Groups File Brief Opposing Delayby Barry Espenson
Delaying judgment in a lawsuit challenging federal dam operations on the Upper Snake River would be doing a legal disservice to the plaintiffs, and a continuing biological disservice to salmon and steelhead downriver that are listed under the Endangered Species Act, according to conservation groups pressing the litigation.
The time for deciding the merits of their case is now, according to the groups, not next year as the federal defendants have asked.
Federal agencies involved are amidst a reworking of the documents that the environmental groups say violate the ESA. But they are following the same, illegal path that forced litigation, according to a brief filed by the groups July 1 in U.S. District Court in Portland. The filing asks the court to deny a U.S. Justice Department motion that the lawsuit be stayed April 2005 when the U.S. Bureau of Reclamation and NOAA Fisheries will have completed, respectively, a biological assessment and biological opinion regarding dam operations' effects on listed fish.
"Nothing will be clarified by delaying a decision on the merits of American Rivers' claims against these opinions because defendants will continue to treat the BOR Upper Snake projects in future consultations as they have in the past," according to the July 1filing by Earthjustice attorneys on behalf of Idaho Rivers United, American Rivers, National Wildlife Federation, and the Pacific Coast Federation of Fishermen's Associations and Institute for Fisheries Resources. "In its motion for partial summary judgment, American Rivers has explained why the defendants' approach to consultation on these projects violates the law. A delay in achieving compliance with the ESA can only cause prejudice to plaintiffs and risk additional harm to listed species.
"Indeed, a stay of this case now would be tantamount to an adverse decision on the merits or a refusal to exercise jurisdiction. American Rivers, as well as Snake River salmon and steelhead, deserve their day in court now, not at some uncertain future date," according to the fishing and conservation groups.
The lawsuit was originally filed against NOAA Fisheries in January. The Bureau of Reclamation was added as a defendant in March. The lawsuit focuses on 22 Bureau storage projects located upstream of Hells Canyon Dam in Idaho. NOAA Fisheries issued a 2001 BiOp and a 2002 supplemental BiOp that say the Bureau's operation and maintenance of the projects do not jeopardize the survival of listed salmon and steelhead.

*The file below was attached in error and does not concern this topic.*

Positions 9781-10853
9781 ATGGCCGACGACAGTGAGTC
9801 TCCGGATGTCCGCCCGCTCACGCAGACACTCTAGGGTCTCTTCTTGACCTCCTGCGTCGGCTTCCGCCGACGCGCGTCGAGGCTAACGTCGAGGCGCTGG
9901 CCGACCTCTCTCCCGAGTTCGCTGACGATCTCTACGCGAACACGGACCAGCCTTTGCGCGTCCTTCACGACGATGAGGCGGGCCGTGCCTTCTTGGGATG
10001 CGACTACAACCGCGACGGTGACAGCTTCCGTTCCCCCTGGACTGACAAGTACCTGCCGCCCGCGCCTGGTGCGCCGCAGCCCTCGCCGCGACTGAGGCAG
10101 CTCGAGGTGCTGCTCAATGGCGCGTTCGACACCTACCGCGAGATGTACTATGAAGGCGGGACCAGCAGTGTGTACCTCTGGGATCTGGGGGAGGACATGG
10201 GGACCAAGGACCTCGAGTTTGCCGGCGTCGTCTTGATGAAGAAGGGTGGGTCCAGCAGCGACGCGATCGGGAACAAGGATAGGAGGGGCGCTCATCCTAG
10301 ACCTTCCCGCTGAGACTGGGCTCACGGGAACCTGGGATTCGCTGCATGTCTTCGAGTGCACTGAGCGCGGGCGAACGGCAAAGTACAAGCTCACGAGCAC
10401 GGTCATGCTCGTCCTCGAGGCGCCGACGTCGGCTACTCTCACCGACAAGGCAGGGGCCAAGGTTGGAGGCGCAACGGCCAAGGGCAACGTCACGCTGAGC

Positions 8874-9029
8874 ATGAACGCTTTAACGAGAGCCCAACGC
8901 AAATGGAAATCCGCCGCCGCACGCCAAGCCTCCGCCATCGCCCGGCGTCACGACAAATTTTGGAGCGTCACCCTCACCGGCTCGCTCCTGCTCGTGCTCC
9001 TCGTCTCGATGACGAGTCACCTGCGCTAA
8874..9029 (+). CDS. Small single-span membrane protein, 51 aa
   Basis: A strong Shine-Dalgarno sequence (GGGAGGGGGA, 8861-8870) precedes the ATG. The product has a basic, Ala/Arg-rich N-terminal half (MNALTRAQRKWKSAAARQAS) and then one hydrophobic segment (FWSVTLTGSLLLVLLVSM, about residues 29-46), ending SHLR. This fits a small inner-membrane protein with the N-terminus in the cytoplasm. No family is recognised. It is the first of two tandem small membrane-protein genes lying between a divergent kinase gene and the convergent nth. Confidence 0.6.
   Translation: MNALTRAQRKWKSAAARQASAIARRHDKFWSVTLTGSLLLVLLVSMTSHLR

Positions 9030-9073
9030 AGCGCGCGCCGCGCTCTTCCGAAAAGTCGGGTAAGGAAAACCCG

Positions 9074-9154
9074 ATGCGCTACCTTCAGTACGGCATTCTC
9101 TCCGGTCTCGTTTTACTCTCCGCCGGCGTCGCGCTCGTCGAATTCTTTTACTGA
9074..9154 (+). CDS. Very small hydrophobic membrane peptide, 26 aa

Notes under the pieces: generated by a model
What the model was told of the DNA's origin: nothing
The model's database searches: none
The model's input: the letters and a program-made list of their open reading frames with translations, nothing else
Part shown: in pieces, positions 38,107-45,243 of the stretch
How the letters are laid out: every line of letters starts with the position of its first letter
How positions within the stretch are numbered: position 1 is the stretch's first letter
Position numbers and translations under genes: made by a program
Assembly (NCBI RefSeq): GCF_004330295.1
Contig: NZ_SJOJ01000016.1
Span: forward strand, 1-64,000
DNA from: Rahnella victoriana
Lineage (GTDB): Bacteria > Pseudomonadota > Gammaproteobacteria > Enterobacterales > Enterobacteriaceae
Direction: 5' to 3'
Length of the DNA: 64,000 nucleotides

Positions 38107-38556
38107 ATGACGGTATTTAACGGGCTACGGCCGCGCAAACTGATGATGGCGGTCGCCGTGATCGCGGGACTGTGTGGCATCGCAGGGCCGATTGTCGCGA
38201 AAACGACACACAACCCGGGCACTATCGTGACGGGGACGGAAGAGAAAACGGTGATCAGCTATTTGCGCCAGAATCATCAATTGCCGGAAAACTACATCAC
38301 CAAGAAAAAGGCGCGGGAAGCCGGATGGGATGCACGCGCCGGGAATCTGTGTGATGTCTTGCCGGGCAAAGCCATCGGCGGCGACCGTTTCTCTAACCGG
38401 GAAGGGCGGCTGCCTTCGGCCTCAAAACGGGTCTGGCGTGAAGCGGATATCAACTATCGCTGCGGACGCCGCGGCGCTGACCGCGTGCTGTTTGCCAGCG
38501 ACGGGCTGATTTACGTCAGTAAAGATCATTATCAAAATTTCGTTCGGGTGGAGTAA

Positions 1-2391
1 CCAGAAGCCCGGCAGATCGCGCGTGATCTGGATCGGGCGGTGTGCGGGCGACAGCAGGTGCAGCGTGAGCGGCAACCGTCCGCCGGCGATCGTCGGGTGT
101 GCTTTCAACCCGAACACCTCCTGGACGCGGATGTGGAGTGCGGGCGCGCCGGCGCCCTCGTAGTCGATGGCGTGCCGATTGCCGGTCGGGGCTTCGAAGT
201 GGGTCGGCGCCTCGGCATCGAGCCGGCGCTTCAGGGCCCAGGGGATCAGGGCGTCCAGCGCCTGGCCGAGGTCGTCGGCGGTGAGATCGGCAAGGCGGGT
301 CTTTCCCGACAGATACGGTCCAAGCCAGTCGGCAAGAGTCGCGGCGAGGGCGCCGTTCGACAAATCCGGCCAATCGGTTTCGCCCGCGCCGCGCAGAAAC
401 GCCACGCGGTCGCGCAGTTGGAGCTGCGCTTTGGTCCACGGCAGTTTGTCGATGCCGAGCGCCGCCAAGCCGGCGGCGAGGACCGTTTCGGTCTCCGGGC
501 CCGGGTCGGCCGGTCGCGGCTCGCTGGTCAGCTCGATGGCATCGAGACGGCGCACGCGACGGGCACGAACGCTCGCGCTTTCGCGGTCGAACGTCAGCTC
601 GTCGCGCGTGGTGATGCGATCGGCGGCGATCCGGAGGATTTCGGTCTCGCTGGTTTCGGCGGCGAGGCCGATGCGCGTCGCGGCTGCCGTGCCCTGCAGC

The conservation groups say the BiOps violate the ESA because the no-jeopardy conclusions rely on speculative future actions, including the same offsite, range-wide actions that were rejected as illegal in a separate case involving the Federal Columbia River Power System BiOp. The Upper Snake lawsuit also claims the federal agencies have improperly segmented operation of the dams and reservoirs into Upper Snake and FCRPS components for the purposes of ESA consulations. The plaintiffs say the consultation process, and the two lawsuits, should be combined.
The groups also say the federal agencies did not truly evaluate whether operation of the Upper Snake projects jeopardize listed Snake River salmon and steelhead.
The government has said that the upper Snake River operations are not a part of the FCRPS. Nor are they "managed in coordination with" the FCRPS projects on the lower Snake in Washington and on the lower Columbia River, as the plaintiffs contend, "even though some water released from the Upper Snake Projects may flow through the FCRPS projects to be used for statutory purposes." The FCRPS asks for 427,000 acre feet of water to be released from the Upper Snake reservoirs to supplement flows for migrating salmon.
The state of Idaho and water districts and water user groups have joined the lawsuit as intervenors on the side of federal government.
The plaintiffs in May asked for a partial summary judgment in the case asking for a judicial review of the BiOps and issues raised in the original complaint. The following month, the Justice Department asked that the case be stayed until completion of the consultation on a new BiOp.
The release of a new BiOp in April of next year will make the plaintiff's claim's "prudentially moot," according to document filed last month by federal attorneys.
In their response to a request for a stay, the conservation groups say "The government does not address the fact that in the meantime, and until at least March of 2005, the current agency actions that are before the Court will remain in place and continue to guide the conduct of BOR and NOAA Fisheries. The doctrine of prudential mootness does not extend to those situations where the government has simply promised new action in the future but left its present challenged action unchanged – and if the doctrine did extend that far, few if any cases would be beyond its reach.
"Moreover, as American Rivers explains above, it is abundantly clear that the government will continue to make the same mistakes in any future action it may take that it made in the two biological opinions that are already before the Court. It undoubtedly will prepare a separate biological opinion for the BOR's Upper Snake projects to replace the opinions plaintiffs have challenged."
Better, the groups say, to address those issues now.
The federal agencies now have until July 14 to respond to the conservation groups' filing regarding the stay. The judge in the case, James A. Redden, would then presumably make a decision on the stay.
"We have not heard one way or another whether he'll call us in for oral arguments" on the stay issue, said Steve Mashuda of Earthjustice. If a stay is granted, the case would be put on the shelf. If it is denied, briefing would resume on the plaintiff's motion for summary judgment.
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